The Ethel Lau Scholarship was established in 2001 and is issued on behalf of the Burnaby Civic Employees’ Union. It honours the memory of Ethel Lau, a past union activist and recognizes her service of over 20 years.The Fund has been established for the exclusive purpose of awarding non-repayable educational scholarships to qualified recipients who are continuing their education. There are seven (7) one thousand dollar ($1,000.00) scholarships awarded annually at the discretion of the Executive Board of CUPE Local 23.
This award is for members or their children for post-secondary, undergraduate studies.
The deadline for the Ethel Lau Scholarship has been extended to June 30, 2016.
– For further details regarding the Ethel Lau Scholarship please follow this link.
– To apply for the scholarship click here then print and submit a copy to the Union office via email, internal mail, or in person during business hours.
Please contact the Union office should you have any further questions.
Our Local was recognized by CUPE BC; on their website they had this to say about Brother Chris Revitt and the volunteers who helped organize and run the Pumpkin Patch this year:
BURNABY — CUPE 23 member Chris Revitt and his family turned their enjoyment of choosing pumpkins at a pumpkin patch into a community event for neighbourhood children, who may be physically or financially unable to get to one.
“I have three kids of my own and every year they visit the pumpkin patch. We realized some of their classmates don’t have the opportunity to go to a pumpkin patch, so we bring the pumpkin patch to them,” said Revitt.
The family built a pumpkin patch last year at South Slope Elementary & BC School for the Deaf. Revitt’s union, CUPE Local 23 that represents civic workers in Burnaby, stepped up to provide sponsorship. That allowed the event to be expanded to include Douglas Road Elementary.
“We work and live in the community so we like to reach out to our community and be active in it,” says CUPE 23 Chairperson Bruce Campbell.
Revitt, a Burnaby Parks Board irrigation worker, says that a good relationship with the schools helps make the event a success. Work gets underway a month before and begins with coordinating with school principals who set up a schedule and ask parents to volunteer.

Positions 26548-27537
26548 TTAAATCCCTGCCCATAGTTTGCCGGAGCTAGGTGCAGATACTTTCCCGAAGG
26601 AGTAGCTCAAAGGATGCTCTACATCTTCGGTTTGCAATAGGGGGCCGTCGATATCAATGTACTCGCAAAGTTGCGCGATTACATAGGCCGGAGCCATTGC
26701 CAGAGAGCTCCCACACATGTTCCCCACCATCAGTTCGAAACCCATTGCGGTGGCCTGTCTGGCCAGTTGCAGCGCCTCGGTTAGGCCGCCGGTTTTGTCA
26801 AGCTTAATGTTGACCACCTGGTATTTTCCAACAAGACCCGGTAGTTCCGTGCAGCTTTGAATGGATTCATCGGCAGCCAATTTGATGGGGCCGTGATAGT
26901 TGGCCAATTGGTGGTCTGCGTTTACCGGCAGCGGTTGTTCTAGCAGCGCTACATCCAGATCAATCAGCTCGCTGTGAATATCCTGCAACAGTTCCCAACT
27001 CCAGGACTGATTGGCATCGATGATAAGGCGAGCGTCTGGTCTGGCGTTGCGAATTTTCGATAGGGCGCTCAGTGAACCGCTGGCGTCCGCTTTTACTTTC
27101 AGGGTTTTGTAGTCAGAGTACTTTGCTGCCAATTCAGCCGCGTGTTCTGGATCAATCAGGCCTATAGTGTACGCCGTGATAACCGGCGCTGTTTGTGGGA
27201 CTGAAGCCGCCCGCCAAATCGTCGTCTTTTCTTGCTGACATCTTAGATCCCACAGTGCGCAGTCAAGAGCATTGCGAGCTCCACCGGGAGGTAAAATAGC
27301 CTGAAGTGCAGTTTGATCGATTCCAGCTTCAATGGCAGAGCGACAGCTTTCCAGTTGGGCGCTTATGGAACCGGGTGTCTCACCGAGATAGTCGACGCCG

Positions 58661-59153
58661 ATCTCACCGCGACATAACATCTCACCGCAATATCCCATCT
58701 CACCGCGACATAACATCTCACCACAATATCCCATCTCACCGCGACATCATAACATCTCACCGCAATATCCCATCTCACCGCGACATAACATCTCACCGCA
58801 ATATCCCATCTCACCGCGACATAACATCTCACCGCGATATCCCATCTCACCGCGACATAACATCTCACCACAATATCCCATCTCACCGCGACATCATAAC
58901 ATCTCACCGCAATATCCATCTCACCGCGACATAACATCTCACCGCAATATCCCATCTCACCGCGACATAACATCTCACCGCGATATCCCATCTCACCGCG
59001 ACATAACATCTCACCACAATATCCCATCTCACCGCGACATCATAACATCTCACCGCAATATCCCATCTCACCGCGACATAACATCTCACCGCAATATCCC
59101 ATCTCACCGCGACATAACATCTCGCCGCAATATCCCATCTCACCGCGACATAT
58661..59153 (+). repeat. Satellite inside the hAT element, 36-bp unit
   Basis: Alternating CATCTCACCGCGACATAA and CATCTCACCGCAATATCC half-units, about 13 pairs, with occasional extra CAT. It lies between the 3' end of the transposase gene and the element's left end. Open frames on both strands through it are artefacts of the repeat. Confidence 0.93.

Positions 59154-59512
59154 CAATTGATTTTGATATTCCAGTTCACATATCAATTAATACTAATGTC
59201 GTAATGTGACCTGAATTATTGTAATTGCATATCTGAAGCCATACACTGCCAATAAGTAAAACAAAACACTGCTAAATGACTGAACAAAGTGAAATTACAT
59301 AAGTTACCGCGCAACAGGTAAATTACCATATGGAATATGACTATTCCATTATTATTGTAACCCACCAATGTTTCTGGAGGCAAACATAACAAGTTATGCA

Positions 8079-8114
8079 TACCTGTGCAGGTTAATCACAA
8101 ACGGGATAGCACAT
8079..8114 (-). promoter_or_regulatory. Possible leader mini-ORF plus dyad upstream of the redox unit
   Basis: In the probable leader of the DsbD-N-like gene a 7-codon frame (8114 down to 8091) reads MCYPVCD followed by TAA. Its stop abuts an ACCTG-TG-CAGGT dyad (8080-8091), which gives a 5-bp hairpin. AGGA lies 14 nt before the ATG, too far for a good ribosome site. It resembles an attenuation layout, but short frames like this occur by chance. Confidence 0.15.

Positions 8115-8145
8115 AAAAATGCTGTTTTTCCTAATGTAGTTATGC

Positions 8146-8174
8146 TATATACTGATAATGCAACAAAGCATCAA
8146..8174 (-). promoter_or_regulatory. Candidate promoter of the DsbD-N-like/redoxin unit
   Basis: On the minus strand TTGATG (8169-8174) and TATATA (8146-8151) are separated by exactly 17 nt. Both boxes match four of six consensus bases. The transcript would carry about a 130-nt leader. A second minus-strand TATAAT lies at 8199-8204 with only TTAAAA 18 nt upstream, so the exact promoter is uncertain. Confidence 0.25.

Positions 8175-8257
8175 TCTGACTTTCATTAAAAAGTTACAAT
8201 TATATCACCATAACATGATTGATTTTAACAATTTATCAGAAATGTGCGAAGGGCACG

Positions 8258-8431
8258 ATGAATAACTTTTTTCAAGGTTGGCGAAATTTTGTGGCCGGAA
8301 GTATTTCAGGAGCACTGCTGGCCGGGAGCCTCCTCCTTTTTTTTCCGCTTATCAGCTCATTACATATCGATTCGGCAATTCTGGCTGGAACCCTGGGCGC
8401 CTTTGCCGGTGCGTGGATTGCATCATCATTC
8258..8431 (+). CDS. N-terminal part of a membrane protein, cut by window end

A lot goes into the community event. Pumpkins, bales of hay and decorations are picked up. Enough popcorn is popped and hot chocolate brewed to serve about 700 students. CUPE 23 members, parents and others in the community get an early start setting up between 350 and 400 pumpkins on fields at both schools over two days. This year pre-school classes were also invited to visit the pumpkin patch.
Each class comes outside in the morning and gets hot chocolate and popcorn to munch while they tour the field and select a pumpkin. Teachers help students paint pumpkins or carve them, and some may even make pumpkin seeds. Last year some children brought their decorated pumpkins to a nearby seniors’ home for them to enjoy as well.
Revitt says that it’s rewarding because the community gets involved. Everyone who stops by is invited to come in and participate.
“You only have to watch the kids, and the parents. When you look at the faces of the kids, they’re so excited to be able to pick a pumpkin,” said Revitt.
Everything gets donated at the end. Pumpkins are given away to siblings and family members and some will go to Children’s Hospital. The hay bales go to an animal rescue organization. Decorations get donated back to schools for their school dance or Halloween parties.
“This is an awesome event,” says Kim Pearson, a CUPE 23 member who runs the hot meal program at the school. “It’s very multi-cultural here and this is a great way for everyone to learn about new traditions.”